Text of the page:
It’s not clear if other smartphones and tablet computers are logging such information on their users.
And this week’s revelation that the Apple devices do this wasn’t even new — some security experts began warning about the issue a year ago.
But the worry prompted by a report from researchers Alasdair Allan and Pete Warden at a technology conference in Santa Clara, California, raises questions about how much privacy customers implicitly surrender by carrying around a smartphone and the responsibility of smartphone makers to protect sensitive data that flows through their devices.
Much of the concern about the iPhone and iPad tracking stems from the fact the computers are logging users’ physical co-ordinates without users knowing it — and that that information is then stored in an unencrypted form that would be easy for a hacker, a suspicious spouse or a law enforcement officer to find without a warrant.
Researchers emphasise that there’s no evidence that Apple itself has access to this data. The data apparently stays on the device itself, along with computers the data is backed up to. Apple didn’t immediately respond to a request for comment.
Tracking is a normal part of owning a mobile phone. What’s done with that data, though, is where the controversy lies.
A central question in this controversy is whether a smartphone should act merely as a conduit of location data to service providers and approved applications or as a more active participant by storing the data, to make location-based applications run more smoothly, help better target mobile ads or any number of other uses.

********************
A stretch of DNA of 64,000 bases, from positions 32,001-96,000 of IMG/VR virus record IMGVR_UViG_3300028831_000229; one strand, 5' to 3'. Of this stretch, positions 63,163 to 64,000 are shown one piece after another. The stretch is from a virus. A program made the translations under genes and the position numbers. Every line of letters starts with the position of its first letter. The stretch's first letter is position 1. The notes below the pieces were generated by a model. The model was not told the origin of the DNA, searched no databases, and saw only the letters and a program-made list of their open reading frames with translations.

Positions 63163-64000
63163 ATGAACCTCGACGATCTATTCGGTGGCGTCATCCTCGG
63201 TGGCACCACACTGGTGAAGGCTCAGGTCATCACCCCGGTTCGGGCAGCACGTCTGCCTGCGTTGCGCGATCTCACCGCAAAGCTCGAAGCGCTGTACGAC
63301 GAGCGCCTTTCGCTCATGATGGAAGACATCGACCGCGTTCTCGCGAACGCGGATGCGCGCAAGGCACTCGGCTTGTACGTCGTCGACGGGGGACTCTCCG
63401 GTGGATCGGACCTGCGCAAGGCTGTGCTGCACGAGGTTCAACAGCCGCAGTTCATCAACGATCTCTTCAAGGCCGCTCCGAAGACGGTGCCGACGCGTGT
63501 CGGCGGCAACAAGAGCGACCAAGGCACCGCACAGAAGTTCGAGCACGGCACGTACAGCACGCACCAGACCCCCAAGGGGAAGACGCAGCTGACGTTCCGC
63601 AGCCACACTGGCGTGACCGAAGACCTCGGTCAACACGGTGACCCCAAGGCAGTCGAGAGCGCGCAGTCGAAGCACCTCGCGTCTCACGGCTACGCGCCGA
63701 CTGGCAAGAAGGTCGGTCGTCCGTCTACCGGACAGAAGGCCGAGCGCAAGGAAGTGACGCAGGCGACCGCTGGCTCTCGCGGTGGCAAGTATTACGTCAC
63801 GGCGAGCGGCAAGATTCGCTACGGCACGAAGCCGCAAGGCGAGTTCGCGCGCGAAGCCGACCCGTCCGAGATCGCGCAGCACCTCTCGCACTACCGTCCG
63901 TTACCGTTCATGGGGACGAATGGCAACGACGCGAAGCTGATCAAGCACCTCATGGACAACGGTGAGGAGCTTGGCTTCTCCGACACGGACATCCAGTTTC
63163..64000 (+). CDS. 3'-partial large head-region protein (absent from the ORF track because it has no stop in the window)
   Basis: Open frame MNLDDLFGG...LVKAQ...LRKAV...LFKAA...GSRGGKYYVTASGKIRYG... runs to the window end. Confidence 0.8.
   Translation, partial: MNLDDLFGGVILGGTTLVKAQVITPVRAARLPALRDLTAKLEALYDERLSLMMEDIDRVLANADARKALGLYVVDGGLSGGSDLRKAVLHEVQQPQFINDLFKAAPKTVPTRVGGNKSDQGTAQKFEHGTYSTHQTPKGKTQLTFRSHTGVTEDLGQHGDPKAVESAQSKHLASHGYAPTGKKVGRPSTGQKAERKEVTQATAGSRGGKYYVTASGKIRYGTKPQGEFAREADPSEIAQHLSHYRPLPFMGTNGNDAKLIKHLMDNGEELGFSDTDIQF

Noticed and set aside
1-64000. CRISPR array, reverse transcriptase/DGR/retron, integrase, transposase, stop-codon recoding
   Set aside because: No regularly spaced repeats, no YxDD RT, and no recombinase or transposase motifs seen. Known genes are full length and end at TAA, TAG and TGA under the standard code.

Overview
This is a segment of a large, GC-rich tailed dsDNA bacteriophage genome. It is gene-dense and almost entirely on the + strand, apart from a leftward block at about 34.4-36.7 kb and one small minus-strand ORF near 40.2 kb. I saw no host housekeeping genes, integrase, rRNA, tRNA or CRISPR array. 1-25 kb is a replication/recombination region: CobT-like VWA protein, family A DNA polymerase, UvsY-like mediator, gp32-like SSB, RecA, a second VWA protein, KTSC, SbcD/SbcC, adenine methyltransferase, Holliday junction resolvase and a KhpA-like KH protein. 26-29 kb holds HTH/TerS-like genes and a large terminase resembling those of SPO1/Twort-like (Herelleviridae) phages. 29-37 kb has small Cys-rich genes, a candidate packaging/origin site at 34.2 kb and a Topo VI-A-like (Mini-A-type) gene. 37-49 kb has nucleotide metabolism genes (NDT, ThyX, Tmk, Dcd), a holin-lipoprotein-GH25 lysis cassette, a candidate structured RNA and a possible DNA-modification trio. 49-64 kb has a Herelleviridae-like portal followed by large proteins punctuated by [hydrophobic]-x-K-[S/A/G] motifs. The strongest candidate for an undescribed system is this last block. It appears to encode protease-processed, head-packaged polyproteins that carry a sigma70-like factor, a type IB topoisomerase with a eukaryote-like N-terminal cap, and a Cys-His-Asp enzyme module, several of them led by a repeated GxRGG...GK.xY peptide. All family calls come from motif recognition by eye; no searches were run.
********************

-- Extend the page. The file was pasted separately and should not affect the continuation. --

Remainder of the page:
Location data is some of the most valuable information a mobile phone can provide, since it can tell advertisers not only where someone’s been, but also where they might be going — and what they might be inclined to buy when they get there.
Mr Allan and Mr Warden said the location co-ordinates and time stamps in the Apple devices aren’t always exact, but appear in a file that typically contains about a year’s worth of data that when taken together provides a detailed view of users’ travels.
“We’re not sure why Apple is gathering this data, but it’s clearly intentional, as the database is being restored across backups, and even device migrations,” they wrote in a blog post announcing the research.
Alex Levinson, a security expert, said the tracking Apple’s devices do isn’t new — or a surprise to those in the computer forensics community.
The Apple devices have been retaining the information for some time, but it was kept in a different form until the release of the iOS 4 operating software last year, Mr Levinson, technical lead for the Katana Forensics firm, wrote on his blog.
“Either way, it is not secret, malicious, or hidden,” he wrote. “Users still have to approve location access to any application and have the ability to instantly turn off location services to applications inside the settings menu on their device.”
The existence of the location-data file on the phone is alarming because it’s unencrypted, the researchers said, which means that anyone with access to the device can see it.